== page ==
Tragedy and Lessons from Venezuela

While American politicians on both the political Left and Right continue to flirt with big government—policies that grow the cost, scope, and power of government, often in the name of defending the little guy—a look down south to Venezuela reveals the brutal truth of what life is like for middle and lower classes under such policies. 

The result of socialism is proving to be authoritarian control by a militaristic elite that will never willingly relinquish power no matter how much human starvation and suffering it causes.  Even the eyebrow-raising figure of 25% unemployment doesn’t begin to paint a picture of what Venezuela is facing.

For weeks, violent protest has erupted in Venezuela by ordinary citizens in response to President Nicolas Maduro’s ongoing attempts to solidify power and realize the goal of dictatorship started under his predecessor Hugo Chavez.  In a desperate attempt to save any chance of democracy in their homeland, the people of Venezuela want Maduro to step down. 

But if there is one thing that socialist regimes cannot stand, is people demanding basic human rights, economic opportunity, and democracy. The government response to peaceful protestors started with tear gas and water cannons, and moved on to gunshots and even tanks plowing through crowds of ordinary people.

At one point, Venezuelan president Nicolas Maduro literally dances while police forces in armored vehicles push back citizen protests.

The Venezuelan economy is crumbling despite having the largest oil reserves in the world.  The corrupt Maduro regime is fast running out of cash, with only $10.5 billion in foreign reserves left, according to recent data from its Central Bank, half of what it had just two years ago.  And the country has about $7.2 billion in unpaid debt payments.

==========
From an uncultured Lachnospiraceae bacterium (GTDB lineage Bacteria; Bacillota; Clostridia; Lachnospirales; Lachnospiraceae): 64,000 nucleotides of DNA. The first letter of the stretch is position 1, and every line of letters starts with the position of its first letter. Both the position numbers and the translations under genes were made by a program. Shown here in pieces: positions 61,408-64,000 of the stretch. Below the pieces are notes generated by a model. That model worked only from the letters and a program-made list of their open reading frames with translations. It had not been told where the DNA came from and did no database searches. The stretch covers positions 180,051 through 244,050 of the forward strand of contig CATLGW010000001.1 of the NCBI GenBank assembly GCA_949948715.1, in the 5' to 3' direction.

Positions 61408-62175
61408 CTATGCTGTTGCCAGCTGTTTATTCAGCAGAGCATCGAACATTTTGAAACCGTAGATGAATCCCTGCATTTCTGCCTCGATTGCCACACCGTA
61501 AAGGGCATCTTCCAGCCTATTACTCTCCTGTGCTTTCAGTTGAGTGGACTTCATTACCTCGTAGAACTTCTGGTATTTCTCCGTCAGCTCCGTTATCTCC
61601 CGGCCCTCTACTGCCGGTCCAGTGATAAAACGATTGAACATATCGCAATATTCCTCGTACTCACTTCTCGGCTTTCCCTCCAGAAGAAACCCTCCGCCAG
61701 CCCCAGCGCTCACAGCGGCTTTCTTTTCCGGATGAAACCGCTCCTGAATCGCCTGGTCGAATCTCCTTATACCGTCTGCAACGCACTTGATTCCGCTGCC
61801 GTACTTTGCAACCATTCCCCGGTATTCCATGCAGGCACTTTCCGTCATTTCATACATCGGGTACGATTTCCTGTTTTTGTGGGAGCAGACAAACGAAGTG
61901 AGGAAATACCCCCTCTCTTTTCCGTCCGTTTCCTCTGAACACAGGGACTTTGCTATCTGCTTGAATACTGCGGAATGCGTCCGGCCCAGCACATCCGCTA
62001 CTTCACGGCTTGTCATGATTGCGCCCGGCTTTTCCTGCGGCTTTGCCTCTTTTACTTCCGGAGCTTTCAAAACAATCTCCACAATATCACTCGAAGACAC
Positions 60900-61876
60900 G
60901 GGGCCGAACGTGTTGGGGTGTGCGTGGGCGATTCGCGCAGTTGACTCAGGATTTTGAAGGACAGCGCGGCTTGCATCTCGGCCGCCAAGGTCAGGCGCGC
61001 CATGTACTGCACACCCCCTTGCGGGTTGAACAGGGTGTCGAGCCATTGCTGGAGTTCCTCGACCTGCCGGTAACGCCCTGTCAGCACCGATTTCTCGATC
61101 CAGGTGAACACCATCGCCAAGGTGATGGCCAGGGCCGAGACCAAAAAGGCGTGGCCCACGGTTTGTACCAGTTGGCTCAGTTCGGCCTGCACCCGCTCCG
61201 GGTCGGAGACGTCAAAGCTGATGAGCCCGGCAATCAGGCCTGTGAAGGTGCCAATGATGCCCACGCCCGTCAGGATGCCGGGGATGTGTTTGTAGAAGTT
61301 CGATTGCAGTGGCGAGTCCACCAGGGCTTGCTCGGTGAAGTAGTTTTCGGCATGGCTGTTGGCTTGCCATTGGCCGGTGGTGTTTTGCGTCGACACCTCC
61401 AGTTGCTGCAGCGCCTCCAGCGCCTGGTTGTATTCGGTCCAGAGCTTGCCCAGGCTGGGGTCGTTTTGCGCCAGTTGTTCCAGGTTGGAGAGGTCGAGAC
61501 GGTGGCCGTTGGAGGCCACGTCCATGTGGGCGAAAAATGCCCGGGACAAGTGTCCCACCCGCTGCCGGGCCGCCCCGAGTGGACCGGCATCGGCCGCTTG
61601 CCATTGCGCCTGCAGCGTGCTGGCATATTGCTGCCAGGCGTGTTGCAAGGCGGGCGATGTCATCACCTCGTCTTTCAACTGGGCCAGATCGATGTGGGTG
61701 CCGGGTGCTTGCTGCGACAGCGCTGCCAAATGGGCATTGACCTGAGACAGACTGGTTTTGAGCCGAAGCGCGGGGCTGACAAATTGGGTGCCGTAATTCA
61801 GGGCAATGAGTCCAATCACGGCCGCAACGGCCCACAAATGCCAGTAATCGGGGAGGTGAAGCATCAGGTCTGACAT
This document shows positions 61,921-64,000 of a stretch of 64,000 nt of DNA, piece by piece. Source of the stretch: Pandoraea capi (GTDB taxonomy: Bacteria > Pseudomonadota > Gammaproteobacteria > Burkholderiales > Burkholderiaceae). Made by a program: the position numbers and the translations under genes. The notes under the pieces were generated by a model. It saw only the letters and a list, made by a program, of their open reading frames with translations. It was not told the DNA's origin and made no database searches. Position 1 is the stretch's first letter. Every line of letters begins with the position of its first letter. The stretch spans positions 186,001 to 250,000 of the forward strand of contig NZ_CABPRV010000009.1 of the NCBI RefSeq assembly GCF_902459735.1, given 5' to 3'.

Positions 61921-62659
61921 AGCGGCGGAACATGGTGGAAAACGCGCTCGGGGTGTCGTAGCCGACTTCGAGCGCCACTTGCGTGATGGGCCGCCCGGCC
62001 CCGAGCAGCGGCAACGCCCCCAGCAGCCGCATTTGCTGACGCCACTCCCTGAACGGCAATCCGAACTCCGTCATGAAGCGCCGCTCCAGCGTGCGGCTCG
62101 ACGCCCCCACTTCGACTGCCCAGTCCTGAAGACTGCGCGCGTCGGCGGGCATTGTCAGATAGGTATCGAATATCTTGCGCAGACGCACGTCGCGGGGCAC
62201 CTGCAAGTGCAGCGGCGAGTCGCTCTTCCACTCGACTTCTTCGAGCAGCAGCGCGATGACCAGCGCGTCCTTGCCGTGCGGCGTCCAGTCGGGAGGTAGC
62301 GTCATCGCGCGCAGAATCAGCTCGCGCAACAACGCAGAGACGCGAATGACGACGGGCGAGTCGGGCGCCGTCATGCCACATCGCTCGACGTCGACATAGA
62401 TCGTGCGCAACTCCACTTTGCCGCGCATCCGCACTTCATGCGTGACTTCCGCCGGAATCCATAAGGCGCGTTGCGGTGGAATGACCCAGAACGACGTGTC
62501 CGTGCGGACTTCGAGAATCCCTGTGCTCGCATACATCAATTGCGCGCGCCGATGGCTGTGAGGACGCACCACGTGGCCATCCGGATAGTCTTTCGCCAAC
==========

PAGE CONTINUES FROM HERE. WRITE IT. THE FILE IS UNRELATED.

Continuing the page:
Out of control government spending and a crashing currency have sparked high inflation in Venezuela. Inflation is expected to rise 1,660% this year and 2,880% in 2018, according to the International Monetary Fund.  Hyperinflation has wiped out salaries and the value of the Bolivar, causing the huge pikes in prices. 

What this means for the masses of Venezuelans is an ongoing daily struggle for survival that at times resembles a dystopian sci-fi tragedy. Families forage, often in piles of trash, for food and medicine for sick loved ones as shortages and skyrocketing prices on all types of every day goods have become the norm. The health ministry said deaths of infants under the age of one soared by 30 percent in 2016.  All of this, it must be said, despite a minimum wage of 40% months ago.

Even in the face of such suffering, the socialist ideologues shamelessly make excuses, the low price of oil being the current favorite.  Venezuela has more oil reserves than any other country in the world, and oil shipments make up more than 90% of its total exports.

While the going rate for a barrel, half of what it was in 2014, may complicate debt payments and imports, it cannot account for the mishandling of the country’s infrastructure, political corruption, and authoritarian policies on all levels that were implemented under Hugo Chavez and are being taken to their logical conclusion by Maduro.

One can hope that this lesson will be learned by American media and politicians, especially considering how utterly wrong they have been about real-world economics.

In 2013, David Sirota, a writer for the left-wing publication Salon praised Hugo Chavez and his socialist policies in a piece titled “Hugo Chavez’s Economic Miracle.”  Sirota’s full-throated defense of socialist policies “that so rapidly reduced poverty.”

Similarly, Senator Bernie Sanders, who has long called himself a socialist and campaigned as such during his 2016 presidential campaign, wrote that “the American dream is more apt to be realized in South America, in places such as Venezuela, where incomes are actually more equal today than they are in the land of Horatio Alger.”

Unlike what the wealthy Senators, and other authoritarian apologists, want us to believe, socialism is the driving force behind the massive unemployment, starvation, and lack of opportunity of countries that fall into its grip.  Rather than allowing average Venezuelans food and jobs—let alone true control over their own destiny—thugs like Nicolas Maduro provide the world yet another lesson in the inevitable collapse of socialist schemes.

Mario H. Lopez is president of the Hispanic Leadership Fund, an organization that advocates for public policy that promotes liberty, opportunity, and prosperity.